Recognition of Fibromyalgia as a Disability — [Mr Adrian Bailey in the Chair]

Part of Backbench Business – in Westminster Hall at 10:14 am on 15th January 2019.

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Photo of Jonathan Edwards Jonathan Edwards Shadow PC Spokesperson (Treasury), Shadow PC Spokesperson (Transport), Shadow PC Spokesperson (Foreign Intervention), Shadow PC Spokesperson (Business, Energy and Industrial Strategy) 10:14 am, 15th January 2019

Diolch yn fawr, Mr Bailey. My wife is also a sufferer of fibromyalgia. I asked her if she wanted me to make a speech publicly declaring her condition and she was eager for me to do so, because one of the biggest feelings felt by fibromyalgia sufferers is helplessness.

My wife was recently diagnosed, but she has been suffering from the symptoms for five years. The trigger event was the birth of our second child—giving birth is of course a very physical, traumatic experience—and she has suffered since that day. It is a terrible, life-long condition, once it catches hold of an individual. Chronic pain is the main characteristic of the condition, as we heard from an actual sufferer, Andrea Jenkyns. The pain is constant, but the condition flares. The flares can last for weeks. The symptoms then are extremely severe—there is no reprieve.

Chronic pain is always associated with chronic fatigue, because sufferers cannot sleep and find themselves in a vicious cycle. The other main condition is hypervigilance, and sensitivity to noise and sound. My wife has gone from living a very active lifestyle to now living minute by minute, which has a huge impact on her social life and our ability to enjoy a family life. It is life-changing.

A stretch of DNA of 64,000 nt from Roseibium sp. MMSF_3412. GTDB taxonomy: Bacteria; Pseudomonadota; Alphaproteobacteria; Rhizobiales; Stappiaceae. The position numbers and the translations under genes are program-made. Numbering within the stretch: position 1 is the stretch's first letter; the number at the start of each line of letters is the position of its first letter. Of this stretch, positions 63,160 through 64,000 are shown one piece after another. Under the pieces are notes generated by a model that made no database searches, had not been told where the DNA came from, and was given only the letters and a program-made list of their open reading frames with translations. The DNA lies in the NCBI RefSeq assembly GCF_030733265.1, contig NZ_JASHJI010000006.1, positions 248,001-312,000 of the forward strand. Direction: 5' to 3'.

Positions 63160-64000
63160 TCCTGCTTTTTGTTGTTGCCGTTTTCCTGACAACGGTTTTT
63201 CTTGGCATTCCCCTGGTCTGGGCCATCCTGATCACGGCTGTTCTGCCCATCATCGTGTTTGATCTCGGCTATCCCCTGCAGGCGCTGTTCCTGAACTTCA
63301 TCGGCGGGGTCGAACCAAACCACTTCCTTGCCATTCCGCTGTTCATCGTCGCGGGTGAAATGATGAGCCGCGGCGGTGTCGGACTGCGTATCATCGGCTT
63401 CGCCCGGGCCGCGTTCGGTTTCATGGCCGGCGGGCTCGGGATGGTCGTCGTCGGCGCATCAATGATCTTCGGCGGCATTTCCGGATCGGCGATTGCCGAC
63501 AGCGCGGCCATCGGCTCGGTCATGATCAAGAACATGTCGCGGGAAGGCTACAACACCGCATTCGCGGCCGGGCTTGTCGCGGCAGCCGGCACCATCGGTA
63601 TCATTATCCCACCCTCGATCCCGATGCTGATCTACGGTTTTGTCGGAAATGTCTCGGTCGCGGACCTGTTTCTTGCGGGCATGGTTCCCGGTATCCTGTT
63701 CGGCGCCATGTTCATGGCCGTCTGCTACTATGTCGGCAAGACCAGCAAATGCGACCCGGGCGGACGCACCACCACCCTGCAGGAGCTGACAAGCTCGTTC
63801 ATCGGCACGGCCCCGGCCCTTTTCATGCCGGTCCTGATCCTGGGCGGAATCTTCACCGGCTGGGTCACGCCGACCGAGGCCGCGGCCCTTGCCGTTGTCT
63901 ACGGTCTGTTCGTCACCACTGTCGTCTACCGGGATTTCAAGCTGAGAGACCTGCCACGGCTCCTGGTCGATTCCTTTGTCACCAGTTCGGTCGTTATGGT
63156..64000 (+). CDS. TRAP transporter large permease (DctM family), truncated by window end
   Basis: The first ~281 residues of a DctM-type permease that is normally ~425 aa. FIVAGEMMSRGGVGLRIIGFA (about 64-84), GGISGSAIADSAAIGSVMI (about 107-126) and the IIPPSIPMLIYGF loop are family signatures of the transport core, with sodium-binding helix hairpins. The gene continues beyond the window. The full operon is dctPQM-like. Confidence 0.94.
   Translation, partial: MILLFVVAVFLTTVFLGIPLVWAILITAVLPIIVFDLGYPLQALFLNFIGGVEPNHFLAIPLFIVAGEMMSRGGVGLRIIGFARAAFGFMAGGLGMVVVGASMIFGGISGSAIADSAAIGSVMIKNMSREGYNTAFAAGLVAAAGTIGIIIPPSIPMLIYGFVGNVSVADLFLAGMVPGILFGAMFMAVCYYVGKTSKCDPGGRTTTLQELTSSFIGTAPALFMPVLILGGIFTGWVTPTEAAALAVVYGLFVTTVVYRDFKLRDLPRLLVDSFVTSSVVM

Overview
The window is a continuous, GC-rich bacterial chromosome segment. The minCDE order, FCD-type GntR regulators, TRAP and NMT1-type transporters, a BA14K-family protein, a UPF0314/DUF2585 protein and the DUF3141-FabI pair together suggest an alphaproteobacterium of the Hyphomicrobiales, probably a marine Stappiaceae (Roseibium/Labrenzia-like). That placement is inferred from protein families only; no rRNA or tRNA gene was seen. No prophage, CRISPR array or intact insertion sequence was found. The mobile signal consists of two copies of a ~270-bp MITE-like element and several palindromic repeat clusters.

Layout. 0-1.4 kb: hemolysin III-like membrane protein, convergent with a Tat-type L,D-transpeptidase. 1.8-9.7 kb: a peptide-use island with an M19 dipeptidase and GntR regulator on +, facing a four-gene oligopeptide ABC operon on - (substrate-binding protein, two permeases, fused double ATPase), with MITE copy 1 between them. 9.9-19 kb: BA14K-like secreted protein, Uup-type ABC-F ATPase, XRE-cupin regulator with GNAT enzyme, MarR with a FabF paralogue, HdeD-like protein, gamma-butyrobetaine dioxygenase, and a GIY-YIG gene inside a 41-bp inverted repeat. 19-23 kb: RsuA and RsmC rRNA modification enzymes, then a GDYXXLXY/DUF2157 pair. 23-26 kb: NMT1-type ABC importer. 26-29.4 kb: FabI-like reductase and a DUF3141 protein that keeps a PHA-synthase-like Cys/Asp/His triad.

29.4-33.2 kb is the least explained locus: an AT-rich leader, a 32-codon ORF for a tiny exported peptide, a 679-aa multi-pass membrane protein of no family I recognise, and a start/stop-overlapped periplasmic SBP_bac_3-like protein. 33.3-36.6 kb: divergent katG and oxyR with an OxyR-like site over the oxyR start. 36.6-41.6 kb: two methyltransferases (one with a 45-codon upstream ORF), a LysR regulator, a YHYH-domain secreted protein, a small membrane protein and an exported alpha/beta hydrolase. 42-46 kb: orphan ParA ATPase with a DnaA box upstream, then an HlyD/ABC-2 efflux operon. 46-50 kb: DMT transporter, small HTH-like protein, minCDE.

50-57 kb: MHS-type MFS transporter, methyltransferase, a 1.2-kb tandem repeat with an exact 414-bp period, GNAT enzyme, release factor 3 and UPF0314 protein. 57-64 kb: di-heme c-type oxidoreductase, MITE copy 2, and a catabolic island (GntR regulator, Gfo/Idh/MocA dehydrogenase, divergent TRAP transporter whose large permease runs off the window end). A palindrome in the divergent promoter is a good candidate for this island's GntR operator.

The medical pathway is extremely convoluted. There is a lack of awareness at not only primary care, but secondary care. My wife has been fortunate to be referred to the Royal National Hospital for Rheumatic Diseases in Bath, but she is at the start of a very long waiting list, five years after being diagnosed. There is a huge amount of work to do in Wales, where health is devolved, for us to improve pathways for people who suffer from this condition.

Before special care is provided, treatment is based on the painkiller continuum—different painkillers of different strengths—and then also different antidepressants, which have their own very serious side effects. The major symptoms are fatigue, widespread pain, joint aches, migraines, carpal tunnel, drug resistance, sweating hands and feet, slurred speech, light sensitivity, noise sensitivity, memory loss, food intolerances, irritable bowel syndrome, lower tolerance of physical activity, non-restorative sleep, confusion, anxiety, depression, hearing problems, menstrual issues and chemical sensitivity.

I wanted to say far more about the process of us helping these people, but there is insufficient time. These are very sick people. The health systems and the social security system that we have within the British state at the moment offers little support.